I will be talking to you about the challenges that we have to keep adapting to thechanging conditions that technology, as it evolves, poses to us as human beings, as people in our personal lives but also in our enterprises, in our corporations, and in society at large.My talk is divided in three major parts, talking about a change in broad strokes andhopefully giving you provocative views of what already is happening around us at anaccelerating pace and also giving you a glimpse of the farther out future that is approaching athigher and higher speeds. The second will be concrete examples of what is happening as peopleare applying these technologies and these opportunities to their work life, to their dailychallenges. Then third, if possible, I will humbly offer some principles that you should be able toapply as takeaways, actionable results, from what I have exposed previously. Then finally wewill have time to ask some questions.But before you have the opportunity of asking some questions, I want to. Can you raiseyour hands? Who would define herself or himself as an entrepreneur in the audience? Higher, please. So a lot of you. I would say at least 60% of the audience defines herself or himself as anentrepreneur. Including the entrepreneurs, who would define herself or himself as a manager rather than people who are told what to do? Almost everybody does. Who feels that they arecreators, whether creators of written information, visual information, or creators of code? Itmakes no difference. About half of the audience does. Okay. So we will go back to thesequestions at the end.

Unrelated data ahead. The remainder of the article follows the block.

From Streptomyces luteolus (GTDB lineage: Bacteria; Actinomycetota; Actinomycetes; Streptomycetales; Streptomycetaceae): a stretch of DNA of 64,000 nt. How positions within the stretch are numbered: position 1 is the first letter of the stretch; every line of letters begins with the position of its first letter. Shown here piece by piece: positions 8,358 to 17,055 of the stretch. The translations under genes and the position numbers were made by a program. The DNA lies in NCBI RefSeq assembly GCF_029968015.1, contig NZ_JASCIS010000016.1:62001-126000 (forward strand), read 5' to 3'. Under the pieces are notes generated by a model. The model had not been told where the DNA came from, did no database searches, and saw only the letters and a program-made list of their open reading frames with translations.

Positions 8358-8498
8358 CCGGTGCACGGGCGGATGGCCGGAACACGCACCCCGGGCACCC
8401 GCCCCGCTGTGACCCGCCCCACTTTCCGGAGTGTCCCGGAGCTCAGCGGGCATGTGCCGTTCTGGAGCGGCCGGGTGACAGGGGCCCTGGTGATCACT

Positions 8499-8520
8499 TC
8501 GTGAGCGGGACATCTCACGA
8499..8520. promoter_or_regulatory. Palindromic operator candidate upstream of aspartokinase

Before we go into the deep part of our discussion, I want to tell you as the zeroth chapter of my talk a little bit about myself. I've been born in Budapest, Hungary, so I have an experienceas the child of an actor and of a painter to naturally want to become a scientist. [laughter]The opportunity was right there when I was studying physics in Milan and PaduaUniversity, and I, by the way, dropped out—I didn't finish my physics studies—to go to the mostexciting place that there can be in the physics profession, which is the Large Hadron Collider atCERN, which was then being built and now is the most amazing machine, the most complex, themost expensive machine that humanity has ever built. With the discovery of the Higgs boson, itis just fantastic. But I didn't want to become a cog in a team of 15,000 people where I might havehad a chance of becoming something or nothing. I just didn't know. I wanted to discover and dothings where I thought I could have an impact that would leverage what I could do on my own aswell.